Hello everyone! I’m Marie-Amélie Viatte, one of the GLADS team members. I’m French and thought that it’d be nice to bring you a view on well-being from across the Channel.
One of the GLADS themes at the forthcoming May event (14-15th in Edinburgh, for your diary) is “place and space” and so the example of what the city of Nantes (in the West of France) has been doing with its public space is worth having a look at.
Nantes is located on the Loire River, close to the Atlantic coast; with 600,000 inhabitants, it is France’s sixth largest city. Its Green Capital of Europe award in 2013 gives an indication of its efforts to maximise its inherent green character for the benefit of all. In Nantes, everyone lives within 500m of a park. That’s a great asset in itself, but that’s not all for the City’s authorities have actively promoted the importance of the city for nature conservation and the critical role nature plays in enhancing people’s well-being.
Amongst the City’s innovative projects are the “gourmet stops”: ten edible gardens of fruit trees planted throughout the city, including three in the heart of the city centre. Inspired by Todmorden’s Incredible Edible community project in the UK, Nantes City Council invites its citizens and visitors to stop by, pick some delicious, tree-ripened cherries, peaches, apricots, plums and pears, and take a seat at the picnic tables provided. Free for all! The experience goes beyond the culinary: it’s apparently attracted a great social mix, has encouraged people to slow down and reconnect, thus creating a civic space with great well-being benefits.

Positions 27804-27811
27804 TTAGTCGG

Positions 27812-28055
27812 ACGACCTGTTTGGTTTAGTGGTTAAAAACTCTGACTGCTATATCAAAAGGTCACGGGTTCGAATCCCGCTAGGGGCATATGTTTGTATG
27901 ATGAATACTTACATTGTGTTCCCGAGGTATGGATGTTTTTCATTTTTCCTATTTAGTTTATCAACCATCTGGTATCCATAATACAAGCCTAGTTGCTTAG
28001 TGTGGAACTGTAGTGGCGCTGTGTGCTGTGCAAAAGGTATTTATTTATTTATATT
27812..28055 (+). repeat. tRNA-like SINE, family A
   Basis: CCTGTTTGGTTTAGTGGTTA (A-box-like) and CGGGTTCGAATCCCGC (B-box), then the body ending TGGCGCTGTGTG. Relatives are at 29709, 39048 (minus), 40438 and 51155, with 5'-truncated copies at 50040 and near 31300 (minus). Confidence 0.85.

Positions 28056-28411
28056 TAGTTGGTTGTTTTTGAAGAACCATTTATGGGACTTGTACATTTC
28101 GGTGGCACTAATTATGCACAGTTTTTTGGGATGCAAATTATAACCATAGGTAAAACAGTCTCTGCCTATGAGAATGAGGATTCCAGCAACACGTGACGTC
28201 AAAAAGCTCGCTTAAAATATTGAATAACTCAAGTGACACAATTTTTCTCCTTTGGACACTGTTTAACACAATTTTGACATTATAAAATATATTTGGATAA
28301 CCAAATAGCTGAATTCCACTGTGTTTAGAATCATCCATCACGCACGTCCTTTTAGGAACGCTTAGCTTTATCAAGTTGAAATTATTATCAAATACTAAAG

The City has also created floating gardens on the river Erdre, of both aesthetic and environmental value. The aim is to enhance the quality of the natural environment by creating new habitats for flora and fauna usually found far away from urban centres, and at the same time providing an attractive green space for the enjoyment of all.
A third project that resonated with me is about a roof – not the usual type, strictly forbidden to ‘unauthorised persons’ but one where children are actively encouraged to go and have a wander. Nantes’ Aimé Césaire Primary School has a green roof, of a rather amazing sort it seems. It contains dunes and heathland in an attempt to recreate a typical Atlantic coast ecosystem and encourage the native biodiversity of the wider region to visit the city. It also contains narrow paths to facilitate the children’s exploration of what sounds like a fabulous on-site educational resource. Interesting for its multi-purpose use: this roof ecosystems is also used by the City’s science department as an open air laboratory to study the resilience of these particular plants in an urban environment.
Food for thought…
Source: Terre Sauvage No. 301, February 2014